Marley had been abducted and now rescued. The details on the who and why were still sketchy, but she’d endured a long period of captivity. He tensed in expectation that somehow his name would be linked to hers, but then why should it? Their relationship had been a highly guarded secret, a necessary one in his world. His wish for privacy was one born of desire and necessity. Only after her betrayal had he been even more relieved by the circumspection he utilized in all his relationships. She’d made a fool of him, and only the knowledge that the rest of the world didn’t know soothed him.
As the camera zoomed in on her pale, frightened face, he felt something inside him twist painfully. She looked the same as she had the night he’d confronted her with her deception. Pale, shocked and vulnerable.
But what the reporter said next stopped him cold, even as an uneasy sensation rippled up his spine. He reported mother and child being listed in stable condition and that Marley’s apparent captivity had not harmed her pregnancy. The reporter offered only the guess that she appeared to be four or five months along. Other details were sketchy. No arrests had been made, as her captors had escaped.
“Theos mou,” he murmured even as he struggled to grasp the implications.
He stood and reached for his cellular phone as he strode from his apartment. When he broke from the entrance of the well-secured apartment high-rise, his driver had just pulled around.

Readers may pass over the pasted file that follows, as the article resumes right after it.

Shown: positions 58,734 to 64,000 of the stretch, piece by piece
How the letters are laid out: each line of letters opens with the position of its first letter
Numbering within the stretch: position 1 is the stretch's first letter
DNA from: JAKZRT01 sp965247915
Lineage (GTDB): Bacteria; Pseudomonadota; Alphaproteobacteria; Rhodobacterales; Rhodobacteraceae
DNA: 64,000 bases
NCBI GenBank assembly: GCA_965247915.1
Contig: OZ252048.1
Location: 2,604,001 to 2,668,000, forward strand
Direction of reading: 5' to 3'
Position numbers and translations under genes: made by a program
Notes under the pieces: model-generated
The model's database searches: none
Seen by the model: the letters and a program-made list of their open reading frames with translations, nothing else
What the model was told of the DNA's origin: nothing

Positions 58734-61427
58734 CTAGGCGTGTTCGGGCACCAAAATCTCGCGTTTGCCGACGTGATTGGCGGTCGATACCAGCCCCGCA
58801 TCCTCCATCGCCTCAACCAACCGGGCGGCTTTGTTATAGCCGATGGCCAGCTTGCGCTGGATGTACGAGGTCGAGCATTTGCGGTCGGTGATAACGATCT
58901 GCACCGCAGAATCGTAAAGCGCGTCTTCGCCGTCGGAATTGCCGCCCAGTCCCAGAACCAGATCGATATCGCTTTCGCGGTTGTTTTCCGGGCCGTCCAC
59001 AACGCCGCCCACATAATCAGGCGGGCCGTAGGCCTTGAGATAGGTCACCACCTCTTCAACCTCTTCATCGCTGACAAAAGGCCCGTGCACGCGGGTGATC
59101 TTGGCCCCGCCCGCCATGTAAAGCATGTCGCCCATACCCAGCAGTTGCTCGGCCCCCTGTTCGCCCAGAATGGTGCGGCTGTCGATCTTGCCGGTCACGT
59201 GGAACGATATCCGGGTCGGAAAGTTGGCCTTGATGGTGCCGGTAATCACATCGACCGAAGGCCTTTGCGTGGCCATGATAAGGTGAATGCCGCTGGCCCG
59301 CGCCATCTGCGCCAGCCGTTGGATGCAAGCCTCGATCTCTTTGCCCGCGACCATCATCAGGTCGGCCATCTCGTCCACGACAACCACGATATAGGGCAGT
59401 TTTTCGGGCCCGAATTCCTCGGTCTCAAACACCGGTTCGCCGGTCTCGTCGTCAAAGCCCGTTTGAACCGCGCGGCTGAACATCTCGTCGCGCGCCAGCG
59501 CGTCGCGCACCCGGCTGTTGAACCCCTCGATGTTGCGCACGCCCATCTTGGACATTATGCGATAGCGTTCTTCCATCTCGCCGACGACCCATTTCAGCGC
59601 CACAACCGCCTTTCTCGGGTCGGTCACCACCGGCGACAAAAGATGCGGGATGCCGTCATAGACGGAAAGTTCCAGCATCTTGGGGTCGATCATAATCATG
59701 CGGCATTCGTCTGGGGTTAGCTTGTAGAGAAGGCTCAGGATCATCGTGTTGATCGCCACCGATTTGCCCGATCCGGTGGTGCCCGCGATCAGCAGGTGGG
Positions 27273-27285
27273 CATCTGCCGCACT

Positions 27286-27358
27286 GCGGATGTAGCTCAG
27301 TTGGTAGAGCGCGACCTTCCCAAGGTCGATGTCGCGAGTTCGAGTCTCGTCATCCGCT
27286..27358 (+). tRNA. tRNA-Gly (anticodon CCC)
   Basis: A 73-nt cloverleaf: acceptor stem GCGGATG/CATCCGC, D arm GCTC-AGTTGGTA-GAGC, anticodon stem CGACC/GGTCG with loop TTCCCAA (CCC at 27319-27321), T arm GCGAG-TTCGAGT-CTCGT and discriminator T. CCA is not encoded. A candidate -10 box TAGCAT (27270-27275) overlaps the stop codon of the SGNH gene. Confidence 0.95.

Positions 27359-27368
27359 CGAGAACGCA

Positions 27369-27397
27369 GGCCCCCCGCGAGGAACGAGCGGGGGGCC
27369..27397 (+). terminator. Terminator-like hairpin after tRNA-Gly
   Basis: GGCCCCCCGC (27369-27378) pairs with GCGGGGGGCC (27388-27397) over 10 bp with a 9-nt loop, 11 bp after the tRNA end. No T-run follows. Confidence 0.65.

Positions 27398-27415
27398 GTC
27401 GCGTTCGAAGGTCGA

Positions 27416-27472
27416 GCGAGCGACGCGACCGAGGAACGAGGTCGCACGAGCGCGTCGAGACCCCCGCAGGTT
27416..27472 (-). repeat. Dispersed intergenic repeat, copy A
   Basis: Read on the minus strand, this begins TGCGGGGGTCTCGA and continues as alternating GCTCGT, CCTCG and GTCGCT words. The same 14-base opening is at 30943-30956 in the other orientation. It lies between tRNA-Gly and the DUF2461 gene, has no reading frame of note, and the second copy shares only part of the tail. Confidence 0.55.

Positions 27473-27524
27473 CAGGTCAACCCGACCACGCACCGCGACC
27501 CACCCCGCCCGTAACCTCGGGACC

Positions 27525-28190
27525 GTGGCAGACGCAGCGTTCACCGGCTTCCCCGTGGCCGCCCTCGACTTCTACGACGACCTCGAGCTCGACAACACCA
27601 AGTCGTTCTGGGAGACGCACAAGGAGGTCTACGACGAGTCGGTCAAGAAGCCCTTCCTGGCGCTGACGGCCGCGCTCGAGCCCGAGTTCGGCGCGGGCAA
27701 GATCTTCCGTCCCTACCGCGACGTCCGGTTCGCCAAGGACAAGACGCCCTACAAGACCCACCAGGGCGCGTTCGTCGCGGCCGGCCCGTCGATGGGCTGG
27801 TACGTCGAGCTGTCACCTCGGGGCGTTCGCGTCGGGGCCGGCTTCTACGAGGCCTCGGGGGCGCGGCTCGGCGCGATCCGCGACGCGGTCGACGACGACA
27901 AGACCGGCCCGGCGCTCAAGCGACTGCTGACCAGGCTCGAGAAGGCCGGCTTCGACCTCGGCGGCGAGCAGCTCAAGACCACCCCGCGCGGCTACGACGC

Once inside the vehicle, he again flipped open his phone and called the hospital where Marley had been taken.
“Her physical condition is satisfactory,” the doctor informed Chrysander. “However, it is her emotional state that concerns me.”He simmered impatiently as he waited for the physician to complete his report. Chrysander had burst into the hospital, demanding answers as soon as he’d walked onto the floor where Marley was being treated. Only the statement that he was her fiancé had finally netted him any results. Then he’d immediately had her transferred to a private room and had insisted that a specialist be called in to see her. Now he had to wade through the doctor’s assessment of her condition before he could see her.
“But she hasn’t been harmed,” Chrysander said.
“I didn’t say that,” the doctor murmured. “I merely said her physical condition is not serious.”
“Then quit beating around the bush and tell me what I need to know.”
The doctor studied him for a moment before laying the clipboard down on his desk. “Miss Jameson has endured a great trauma. I cannot know exactly how great, because she cannot remember anything of her captivity.”
“What?” Chrysander stared at the doctor in stunned disbelief.
“Worse, she remembers nothing before. She knows her name and little else, I’m afraid. Even her pregnancy has come as a shock to her.”
Chrysander ran a hand through his hair and swore in three languages. “She remembers nothing? Nothing at all?”
The doctor shook his head. “I’m afraid not. She’s extremely vulnerable. Fragile. Which is why it’s so important that you do not upset her. She has a baby to carry for four more months and an ordeal from which to recover.”
Chrysander made a sound of impatience. “Of course I would do nothing to upset her. I just find it hard to believe that she remembers nothing.”
The doctor shook his head. “The experience has obviously been very traumatic for her. I suspect it’s her mind’s way of protecting her. It’s merely shut down until she can better cope with all that has happened.”
“Did they…” Chrysander couldn’t even bring himself to complete the question, and yet he had to know. “Did they hurt her?”